The process can be carried out at atmospheric pressure. Moderately elevated pressures e.g. to 10 psi can be used but are not necessary because there is no need to maintain any BF3 pressure in the reactor in order to get good conversions as in the case of vinyl oligomerization.

Reaction times and temperatures are chosen to efficiently obtain good conversions to the desired product. Generally, temperatures of from about -25° to 50° C. are used with reaction times of from about 1/2 to 5 hours.

The process is further illustrated by, but is not intended to be limited to, the following examples.

Preparation of Vinylidene Dimer

The 1-octene is dimerized to C16 vinylidene in the presence of an aluminum alkyl, such as TNOA. The reaction mass contains 1-10 wt. % catalyst, and takes 2-20 days to convert 25-95 wt. % of the 1-octene. The reaction is carried out at temperatures between 100°-150° C., and is under minimal pressure (0 to 20 psig). The catalyst may be either neutralized with a strong base, and then phase cut from the organic material, or it may be distilled and recycled by displacing the octyl with an ethylene group in a stripping column. The unreacted octene is flashed from the C16 vinylidene product.

Isomerization of Vinylidene Dimer

The C16 vinylidene feed is isomerized to a C16 tri-substituted feed in the presence of a Al2 O3 /SiO2 catalyst. The wt. % catalyst is 5-25%. The catalyst/olefin mixture is heated to 50°-200° C. and agitated for 1-50 hours. This may be done continuously or batchwise. The isomerized C16 feeds used in Examples 1-5 were prepared by heating the vinylidene for about 2-4.5 hours at 60°-90° C. with 10 wt. % catalyst to give mixtures containing about 80-99 wt. % trisubstituted olefin and 1-20 wt. % vinylidene olefin.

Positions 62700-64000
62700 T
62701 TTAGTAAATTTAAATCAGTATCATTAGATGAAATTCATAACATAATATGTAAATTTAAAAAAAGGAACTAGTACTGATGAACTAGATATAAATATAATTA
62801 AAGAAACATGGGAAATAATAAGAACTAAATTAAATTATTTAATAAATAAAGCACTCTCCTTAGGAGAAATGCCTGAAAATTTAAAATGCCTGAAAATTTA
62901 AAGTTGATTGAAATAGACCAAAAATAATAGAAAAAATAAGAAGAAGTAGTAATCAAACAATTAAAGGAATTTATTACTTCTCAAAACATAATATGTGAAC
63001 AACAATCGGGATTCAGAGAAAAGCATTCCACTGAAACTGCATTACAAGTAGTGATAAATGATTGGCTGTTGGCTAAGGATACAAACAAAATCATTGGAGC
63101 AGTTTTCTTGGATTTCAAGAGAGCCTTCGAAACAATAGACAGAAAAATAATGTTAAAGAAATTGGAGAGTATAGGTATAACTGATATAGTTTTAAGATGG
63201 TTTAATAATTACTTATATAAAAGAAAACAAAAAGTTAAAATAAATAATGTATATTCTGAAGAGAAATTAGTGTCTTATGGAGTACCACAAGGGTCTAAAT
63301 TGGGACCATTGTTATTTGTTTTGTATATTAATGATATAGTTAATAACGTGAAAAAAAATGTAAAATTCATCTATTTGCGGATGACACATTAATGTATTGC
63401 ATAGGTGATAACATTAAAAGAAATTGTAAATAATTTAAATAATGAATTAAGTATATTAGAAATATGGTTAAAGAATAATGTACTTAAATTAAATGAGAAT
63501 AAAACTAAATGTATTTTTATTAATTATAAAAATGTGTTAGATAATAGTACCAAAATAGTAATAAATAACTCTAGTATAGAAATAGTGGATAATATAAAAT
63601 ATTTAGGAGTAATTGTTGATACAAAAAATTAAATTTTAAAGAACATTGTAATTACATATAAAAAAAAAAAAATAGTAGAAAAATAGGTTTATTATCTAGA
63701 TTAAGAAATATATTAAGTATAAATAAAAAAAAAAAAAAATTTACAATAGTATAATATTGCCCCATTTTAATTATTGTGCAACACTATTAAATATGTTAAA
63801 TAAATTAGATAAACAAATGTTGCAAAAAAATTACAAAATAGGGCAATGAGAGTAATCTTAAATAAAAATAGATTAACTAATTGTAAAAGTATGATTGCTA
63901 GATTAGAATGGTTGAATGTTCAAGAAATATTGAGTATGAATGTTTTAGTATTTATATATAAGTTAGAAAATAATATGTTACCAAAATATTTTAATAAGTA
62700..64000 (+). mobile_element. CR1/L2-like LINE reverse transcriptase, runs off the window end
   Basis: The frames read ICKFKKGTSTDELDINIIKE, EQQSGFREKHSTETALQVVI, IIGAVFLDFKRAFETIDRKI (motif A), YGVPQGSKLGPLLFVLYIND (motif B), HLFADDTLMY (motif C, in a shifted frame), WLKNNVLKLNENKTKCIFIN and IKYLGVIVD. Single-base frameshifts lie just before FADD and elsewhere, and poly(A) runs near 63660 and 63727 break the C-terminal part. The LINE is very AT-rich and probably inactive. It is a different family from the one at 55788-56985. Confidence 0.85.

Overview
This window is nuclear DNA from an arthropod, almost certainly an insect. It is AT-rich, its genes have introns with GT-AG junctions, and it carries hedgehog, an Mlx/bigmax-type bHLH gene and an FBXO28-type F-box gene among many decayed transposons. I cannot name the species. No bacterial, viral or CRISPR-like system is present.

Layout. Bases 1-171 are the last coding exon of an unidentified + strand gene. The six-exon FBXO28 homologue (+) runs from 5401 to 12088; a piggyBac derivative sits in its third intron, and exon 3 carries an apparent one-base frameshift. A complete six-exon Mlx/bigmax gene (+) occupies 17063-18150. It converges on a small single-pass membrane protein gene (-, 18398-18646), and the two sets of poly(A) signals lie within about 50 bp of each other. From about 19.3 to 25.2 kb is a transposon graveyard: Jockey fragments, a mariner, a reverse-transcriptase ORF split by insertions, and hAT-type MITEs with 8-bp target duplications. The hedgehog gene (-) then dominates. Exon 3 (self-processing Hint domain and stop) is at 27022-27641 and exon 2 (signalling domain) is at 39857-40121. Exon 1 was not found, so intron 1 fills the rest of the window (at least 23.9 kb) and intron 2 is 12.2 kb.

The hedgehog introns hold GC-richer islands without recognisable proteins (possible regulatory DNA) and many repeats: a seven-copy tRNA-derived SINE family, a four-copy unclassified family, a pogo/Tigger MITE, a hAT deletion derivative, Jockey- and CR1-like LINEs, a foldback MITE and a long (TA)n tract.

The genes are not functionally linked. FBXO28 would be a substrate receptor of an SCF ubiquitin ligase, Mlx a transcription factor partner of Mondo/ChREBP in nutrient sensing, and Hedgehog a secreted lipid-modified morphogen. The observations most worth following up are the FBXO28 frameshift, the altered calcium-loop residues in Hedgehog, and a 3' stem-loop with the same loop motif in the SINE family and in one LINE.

Preparation of 2 cSt PAO--General Procedure

2 cSt PAO products are made from hexene and C16 vinylidene in the presence of BF3 :MeOH catalyst complex. 1-Hexene and C16 vinylidene/tri-substituted olefin are fed to a reactor and mixed well. Next, 0.01-0.50 wt. % MeOH is added to the mixture. Third, BF3 is bubbled through the agitated mixture until an "observable" condition is satisfied (i.e., a 1C heat kick in the reaction mass). Also, one of the reactants may be added during the reaction to increase the conversion. For example, the vinyl olefin feed can be added either continuously or in increments. BF3 concentrations range from 0.1-1.0 wt. %. The mixture is reacted for 30-300 minutes and the reaction effectively stops when the agitator is turned off. The BF3 :MeOH is washed out of the reaction mixture with water. Two water washes are recommended and the weight of water in each wash is 10-50% of the weight of the reaction mixture. The reaction mixture and water is stirred for 10-30 minutes to allow the water to extract the BF3 :MeOH from the organic phase. The excess C6 and C16 is distilled away from the heavier material. The "lights" may be recycled and the "heavy" material may be used as a 2 cSt product. The flash temperature depends on the strength of the vacuum. Yields (wt. product/wt. feed) vary from 25%-90%. Also, the C22 's may be distilled from the heavy C32 material giving a better 2 cSt product in the distillate and heavy material, with a very low pour point, in the bottoms.

EXAMPLES 1-5

Examples 1-5 are conducted according to the general procedure for 2 cSt product with all the reactants added initially to the reaction. The specific reaction parameters for each Example 1-5 and the product compositions are provided in Table I.